These witnesses were Indians, who claimed to be unable to talk English. The court concluded upon examination that their claim was true, and permitted them to testify through an interpreter.
Upon application for the appointment of an interpreter the court, under section 1884 of the Code of Civil Procedure, is vested with discretion in determining whether it should be granted or not, and an examination of the record in this behalf shows that it was properly exercised.
It is next insisted that the court erred in the admission of testimony over appellant's objections. One Leon Frank, a witness on the part of the people, testified to the fact that the day after the homicide Smaker purchased at his store a pocket-knife. Some other witnesses were permitted to testify whether in their opinion the wound on the forehead of deceased could have been inflicted with an ax. It is upon the admission of this testimony that the alleged errors are predicated.
As to the testimony of the witness Frank, if it was not admissible under the authority of People v. Garcia, 63 Cal. 19, yet its admission was harmless error.
While it is not very clear why the evidence was offered at all, it may be assumed, as the only reasonable explanation, that it was for the purpose of inferentially proving that the knife with which deceased was killed belonged to Smaker, because the next day he purchased another. Not clearly a logical inference, but one which could not injure the defendant, even if the jury made it, because there never was any conflict or dispute in the evidence as to Smaker inflicting the fatal wound with the knife. Not only this, but the knife with which the blow was inflicted was produced on the trial and identified as Smaker's, and the testimony of the physician shows that when he made the autopsy on the body of the deceased he found in the wound a piece of broken knife-blade that fitted the broken blade in the knife identified as the one proven to have been Smaker's and in his possession on the night of the homicide. All this evidence was before the jury when the witness Frank testified, and at no stage of the case was it contradicted.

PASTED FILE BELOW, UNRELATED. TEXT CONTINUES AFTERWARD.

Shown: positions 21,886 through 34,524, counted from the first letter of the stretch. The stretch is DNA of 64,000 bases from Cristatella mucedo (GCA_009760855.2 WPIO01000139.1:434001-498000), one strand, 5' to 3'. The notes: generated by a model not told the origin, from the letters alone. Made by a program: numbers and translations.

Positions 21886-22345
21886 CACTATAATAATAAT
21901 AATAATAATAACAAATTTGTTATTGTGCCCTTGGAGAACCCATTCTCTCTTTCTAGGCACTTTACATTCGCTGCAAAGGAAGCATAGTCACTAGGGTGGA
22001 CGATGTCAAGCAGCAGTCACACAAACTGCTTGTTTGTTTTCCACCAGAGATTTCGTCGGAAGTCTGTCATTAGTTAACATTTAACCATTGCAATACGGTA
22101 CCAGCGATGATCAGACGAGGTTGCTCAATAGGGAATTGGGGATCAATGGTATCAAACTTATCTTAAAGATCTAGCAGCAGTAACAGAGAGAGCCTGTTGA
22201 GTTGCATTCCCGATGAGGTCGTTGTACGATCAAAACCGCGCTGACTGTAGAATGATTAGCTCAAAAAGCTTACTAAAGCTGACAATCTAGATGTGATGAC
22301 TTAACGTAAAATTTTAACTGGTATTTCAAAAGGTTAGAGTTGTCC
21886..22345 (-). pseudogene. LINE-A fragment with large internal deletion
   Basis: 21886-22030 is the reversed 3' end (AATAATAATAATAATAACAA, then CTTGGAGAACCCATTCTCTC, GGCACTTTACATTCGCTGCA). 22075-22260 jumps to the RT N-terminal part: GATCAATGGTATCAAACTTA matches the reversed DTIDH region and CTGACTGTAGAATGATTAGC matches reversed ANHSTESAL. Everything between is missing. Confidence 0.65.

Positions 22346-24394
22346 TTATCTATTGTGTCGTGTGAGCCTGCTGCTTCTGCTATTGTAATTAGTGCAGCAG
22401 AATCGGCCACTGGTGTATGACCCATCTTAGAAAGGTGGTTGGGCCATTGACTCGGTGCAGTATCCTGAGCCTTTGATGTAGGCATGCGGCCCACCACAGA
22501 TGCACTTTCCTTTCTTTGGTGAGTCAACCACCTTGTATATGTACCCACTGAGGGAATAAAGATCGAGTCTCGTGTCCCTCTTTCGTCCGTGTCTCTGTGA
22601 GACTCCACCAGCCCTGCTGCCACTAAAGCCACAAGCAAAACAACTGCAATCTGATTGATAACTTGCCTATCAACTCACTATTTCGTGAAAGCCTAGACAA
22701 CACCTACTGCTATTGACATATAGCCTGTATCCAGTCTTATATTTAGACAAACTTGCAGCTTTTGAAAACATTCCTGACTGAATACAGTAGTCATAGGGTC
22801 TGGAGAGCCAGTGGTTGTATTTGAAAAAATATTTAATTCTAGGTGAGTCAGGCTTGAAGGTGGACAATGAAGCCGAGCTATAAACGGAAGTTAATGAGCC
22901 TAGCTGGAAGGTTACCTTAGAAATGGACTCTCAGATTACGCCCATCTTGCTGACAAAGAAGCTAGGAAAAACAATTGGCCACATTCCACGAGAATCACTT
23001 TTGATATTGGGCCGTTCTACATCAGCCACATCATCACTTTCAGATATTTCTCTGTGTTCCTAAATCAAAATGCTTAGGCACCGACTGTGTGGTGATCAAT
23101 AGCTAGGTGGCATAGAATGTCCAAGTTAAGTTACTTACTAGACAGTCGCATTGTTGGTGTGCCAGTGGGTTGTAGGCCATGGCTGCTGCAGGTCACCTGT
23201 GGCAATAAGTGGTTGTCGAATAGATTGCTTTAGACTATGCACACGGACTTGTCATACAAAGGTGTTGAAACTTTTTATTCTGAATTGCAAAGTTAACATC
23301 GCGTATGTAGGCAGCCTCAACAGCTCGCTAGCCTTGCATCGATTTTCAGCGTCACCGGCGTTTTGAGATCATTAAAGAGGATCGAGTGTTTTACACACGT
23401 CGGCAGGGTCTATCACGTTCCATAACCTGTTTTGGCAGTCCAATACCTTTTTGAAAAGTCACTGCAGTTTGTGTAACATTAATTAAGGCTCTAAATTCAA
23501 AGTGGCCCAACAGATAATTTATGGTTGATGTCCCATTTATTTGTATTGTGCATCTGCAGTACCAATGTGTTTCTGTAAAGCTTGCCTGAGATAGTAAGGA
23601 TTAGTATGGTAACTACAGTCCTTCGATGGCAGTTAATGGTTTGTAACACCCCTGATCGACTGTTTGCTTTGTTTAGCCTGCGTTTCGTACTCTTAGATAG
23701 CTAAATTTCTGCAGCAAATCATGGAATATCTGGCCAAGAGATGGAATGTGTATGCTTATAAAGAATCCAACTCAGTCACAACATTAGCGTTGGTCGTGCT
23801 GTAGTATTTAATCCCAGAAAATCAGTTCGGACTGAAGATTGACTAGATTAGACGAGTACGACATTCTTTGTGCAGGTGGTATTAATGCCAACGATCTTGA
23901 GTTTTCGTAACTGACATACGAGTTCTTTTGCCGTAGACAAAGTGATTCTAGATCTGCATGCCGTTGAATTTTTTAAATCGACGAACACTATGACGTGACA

Under these circumstances it cannot be said that the admission of Frank's testimony was prejudicial error, when the apparent purpose of its introduction was to possibly raise an illogical inference to support an undisputed fact.